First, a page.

New York City Opera’s revival of Candide, opened tonight at the Jazz at Lincoln Center’s Frederick P. Rose Hall. Clarke Dunham, has created an opulent set in appealing colors, that spark the audience into a world of whimsy. Judith Dolan’s magical costumes are also a highlight, with lighting designer Ken Billington, serving up all the right hues. Under the direction of Harold Prince, this was one coveted ticket. Being a huge Hal Prince and Candide fan, nobody was more excited than me. From the moment the orchestra starting playing under the direction of Charles Prince (Hal Prince’s son), something was wrong. There was no thrill. The orchestrations, which I know by heart, sounded muffled and thin. Was this due to sound designer Abe Jacob’s? The answer is partly yes, but more on the sound design later. Then Gregg Edelman (Wonderful Town) began his multiple roles as Voltaire and though he was in wonderful voice, Edelman just does not have the comic chops to take over this role. He was good, but not great. He was hysterically funny as Dr. Pangloss, turned crazy philosopher towards the end. Jay A Johnson (On the Town) is a decent Candide, but he really needs miking, as he is not an opera singer. His songs “It Must Be So” and “It Must Be,” had beautiful tones, but his duets with Meghan Picerno as Cunegonde, made him seem out of his league. All of these would have sounded so much better, with a better sound design. Ms. Picerno could sing the role and added in some spectacular high notes making “Glitter and Be Gay,” even more stratospheric. Her portrayal, however brought out the worst in the personality of Cunegonde. Cunegonde, needs to be innocent, unaware of how greedy she is. She has to fight against her entire dialogue and lyrics that make her superficial and only after the finer things in life. But remember she still loves Candide, despite his background and status. She still chooses him with her own free will. Keith Phares as Maximilian was in good voice and had some inspiring moments.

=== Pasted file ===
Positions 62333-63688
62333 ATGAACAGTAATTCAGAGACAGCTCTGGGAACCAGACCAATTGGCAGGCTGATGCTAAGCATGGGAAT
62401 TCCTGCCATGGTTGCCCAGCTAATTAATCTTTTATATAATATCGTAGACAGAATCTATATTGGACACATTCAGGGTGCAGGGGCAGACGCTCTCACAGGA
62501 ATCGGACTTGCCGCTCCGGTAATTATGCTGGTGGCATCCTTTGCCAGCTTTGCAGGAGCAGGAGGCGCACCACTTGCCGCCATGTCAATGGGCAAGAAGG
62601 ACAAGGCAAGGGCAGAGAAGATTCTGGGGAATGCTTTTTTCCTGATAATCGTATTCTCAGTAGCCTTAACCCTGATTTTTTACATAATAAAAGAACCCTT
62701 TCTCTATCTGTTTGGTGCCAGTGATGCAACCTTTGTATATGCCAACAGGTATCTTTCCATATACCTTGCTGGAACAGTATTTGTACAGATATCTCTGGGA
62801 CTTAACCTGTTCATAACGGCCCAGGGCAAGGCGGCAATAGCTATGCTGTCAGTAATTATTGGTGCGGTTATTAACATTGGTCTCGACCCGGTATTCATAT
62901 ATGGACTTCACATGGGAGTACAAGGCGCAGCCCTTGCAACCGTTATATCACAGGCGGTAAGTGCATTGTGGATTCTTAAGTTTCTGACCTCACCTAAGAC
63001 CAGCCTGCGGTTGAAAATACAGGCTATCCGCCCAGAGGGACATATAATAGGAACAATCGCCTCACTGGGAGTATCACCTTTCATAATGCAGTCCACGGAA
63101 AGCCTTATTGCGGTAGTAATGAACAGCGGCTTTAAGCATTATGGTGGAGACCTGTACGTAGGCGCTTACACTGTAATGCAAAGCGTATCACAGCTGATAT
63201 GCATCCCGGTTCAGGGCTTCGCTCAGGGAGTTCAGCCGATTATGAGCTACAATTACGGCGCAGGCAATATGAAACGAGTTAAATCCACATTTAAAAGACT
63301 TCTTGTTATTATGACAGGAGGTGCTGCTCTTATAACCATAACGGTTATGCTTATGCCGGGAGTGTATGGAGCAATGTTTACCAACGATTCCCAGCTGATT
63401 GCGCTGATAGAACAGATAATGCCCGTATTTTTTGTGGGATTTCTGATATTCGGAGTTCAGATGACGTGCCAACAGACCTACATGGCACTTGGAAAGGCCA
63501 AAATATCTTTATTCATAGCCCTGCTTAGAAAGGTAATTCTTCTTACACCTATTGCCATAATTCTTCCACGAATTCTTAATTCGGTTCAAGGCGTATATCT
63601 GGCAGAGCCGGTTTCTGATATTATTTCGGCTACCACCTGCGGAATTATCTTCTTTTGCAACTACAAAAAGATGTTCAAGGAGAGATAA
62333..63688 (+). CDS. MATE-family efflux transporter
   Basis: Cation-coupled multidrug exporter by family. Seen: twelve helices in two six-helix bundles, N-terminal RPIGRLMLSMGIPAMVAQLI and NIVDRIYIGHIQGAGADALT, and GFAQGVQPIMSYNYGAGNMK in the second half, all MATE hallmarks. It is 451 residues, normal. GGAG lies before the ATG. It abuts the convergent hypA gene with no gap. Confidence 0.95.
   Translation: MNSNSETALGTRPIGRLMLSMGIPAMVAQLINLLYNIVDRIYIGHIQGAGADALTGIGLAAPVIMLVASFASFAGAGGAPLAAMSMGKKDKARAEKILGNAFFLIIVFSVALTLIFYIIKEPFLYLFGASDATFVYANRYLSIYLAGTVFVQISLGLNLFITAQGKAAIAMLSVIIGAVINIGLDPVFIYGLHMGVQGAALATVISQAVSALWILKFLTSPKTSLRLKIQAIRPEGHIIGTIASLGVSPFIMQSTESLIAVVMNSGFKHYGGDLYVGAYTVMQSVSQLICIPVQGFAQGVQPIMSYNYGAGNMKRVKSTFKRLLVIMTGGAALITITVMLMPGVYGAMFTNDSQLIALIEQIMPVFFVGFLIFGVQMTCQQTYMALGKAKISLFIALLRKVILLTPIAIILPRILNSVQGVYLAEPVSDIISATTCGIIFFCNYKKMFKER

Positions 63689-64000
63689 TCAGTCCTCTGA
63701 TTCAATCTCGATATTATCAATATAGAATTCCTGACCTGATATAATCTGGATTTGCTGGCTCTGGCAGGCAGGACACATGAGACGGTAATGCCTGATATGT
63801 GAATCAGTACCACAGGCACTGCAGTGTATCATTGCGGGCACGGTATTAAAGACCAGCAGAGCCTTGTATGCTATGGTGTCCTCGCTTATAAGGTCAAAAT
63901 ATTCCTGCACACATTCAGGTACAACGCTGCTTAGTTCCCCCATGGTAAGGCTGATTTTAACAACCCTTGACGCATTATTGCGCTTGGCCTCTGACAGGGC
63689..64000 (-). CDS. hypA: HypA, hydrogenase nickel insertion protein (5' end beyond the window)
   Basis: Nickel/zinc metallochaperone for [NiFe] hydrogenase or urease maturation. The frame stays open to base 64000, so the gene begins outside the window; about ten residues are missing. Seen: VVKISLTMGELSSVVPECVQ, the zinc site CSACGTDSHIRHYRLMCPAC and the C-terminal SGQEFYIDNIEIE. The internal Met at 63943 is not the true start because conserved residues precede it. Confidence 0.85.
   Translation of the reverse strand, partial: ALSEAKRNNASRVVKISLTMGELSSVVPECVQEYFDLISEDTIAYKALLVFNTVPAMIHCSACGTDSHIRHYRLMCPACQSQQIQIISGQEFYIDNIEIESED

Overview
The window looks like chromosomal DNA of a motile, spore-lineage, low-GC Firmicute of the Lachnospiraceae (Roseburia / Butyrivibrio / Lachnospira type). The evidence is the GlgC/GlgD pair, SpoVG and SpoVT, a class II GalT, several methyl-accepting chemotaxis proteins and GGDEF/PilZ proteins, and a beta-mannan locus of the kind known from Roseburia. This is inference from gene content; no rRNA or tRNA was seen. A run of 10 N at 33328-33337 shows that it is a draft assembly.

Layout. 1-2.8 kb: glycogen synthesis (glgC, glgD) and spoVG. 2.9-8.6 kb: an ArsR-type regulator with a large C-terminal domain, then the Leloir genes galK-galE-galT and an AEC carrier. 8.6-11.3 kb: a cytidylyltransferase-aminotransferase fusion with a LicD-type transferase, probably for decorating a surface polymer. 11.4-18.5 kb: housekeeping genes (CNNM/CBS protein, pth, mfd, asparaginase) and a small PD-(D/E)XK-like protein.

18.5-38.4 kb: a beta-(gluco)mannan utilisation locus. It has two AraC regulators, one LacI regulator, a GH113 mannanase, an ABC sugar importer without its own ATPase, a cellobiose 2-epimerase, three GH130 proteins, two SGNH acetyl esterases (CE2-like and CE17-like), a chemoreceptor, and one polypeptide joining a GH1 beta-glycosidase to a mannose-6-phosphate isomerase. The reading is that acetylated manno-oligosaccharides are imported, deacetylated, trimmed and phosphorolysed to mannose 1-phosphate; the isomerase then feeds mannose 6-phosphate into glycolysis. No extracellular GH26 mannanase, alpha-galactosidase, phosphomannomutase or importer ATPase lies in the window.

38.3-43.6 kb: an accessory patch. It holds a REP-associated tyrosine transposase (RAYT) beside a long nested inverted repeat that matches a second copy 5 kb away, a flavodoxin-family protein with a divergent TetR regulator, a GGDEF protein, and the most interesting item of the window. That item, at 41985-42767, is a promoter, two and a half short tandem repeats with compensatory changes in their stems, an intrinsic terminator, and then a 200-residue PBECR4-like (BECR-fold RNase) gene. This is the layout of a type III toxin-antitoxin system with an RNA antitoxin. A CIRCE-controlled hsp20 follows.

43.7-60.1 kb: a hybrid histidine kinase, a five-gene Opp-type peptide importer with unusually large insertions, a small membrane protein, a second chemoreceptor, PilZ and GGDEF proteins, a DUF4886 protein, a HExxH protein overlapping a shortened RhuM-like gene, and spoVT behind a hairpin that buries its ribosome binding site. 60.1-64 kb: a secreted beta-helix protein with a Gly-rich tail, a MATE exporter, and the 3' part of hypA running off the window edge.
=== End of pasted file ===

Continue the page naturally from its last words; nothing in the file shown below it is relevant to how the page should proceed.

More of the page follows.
Linda Lavin (Our Mother’s Brief Affair) as The Old Lady was vocally not strong enough, but brought heart and some humor to the role.
Chip Zien and Brooks Ashmanskas stood out in various roles.
Even the dialogue has been changed and it does not help the show. Also cut were the fabulous “We Are Women” and “Quiet,” the duets between Cunegonde and The Old Lady. My guess is because Linda Lavin could never sing these. Hello, why not cast Mary Testa or Emily Skinner? Admittedly a lot of productions cut these two numbers, but they are spectacular and this was Hal Prince.
Prince’s and choreographer Patricia Birch, premiered Candide at the Broadway Theatre in 1974, where it won Mr. Prince and Hugh Wheeler (Book), Tony and Drama Desk Awards. Ms Birch also won a Drama Desk Award. The show was revived in 1997 at the Gershwin Theatre.
Kudos for this company’s finale of “Make Our Garden Grow,” which was luxuriously sung. They say if you at least end on a high note you win and this they did.
If you want to see a sublime production watch the video below where Lonny Price directs the 2004 semi-staged concert production with the New York Philharmonic under the brilliant conductor Marin Alsop. Without sounding mean, the student (Price was Hal Prince’s intern) surpassed the master, as you can see even under these hideous video conditions.
Candide, New York City Opera, Jazz at Lincoln Center’s Frederick P. Rose Hall, Time Warner Building, January 6-15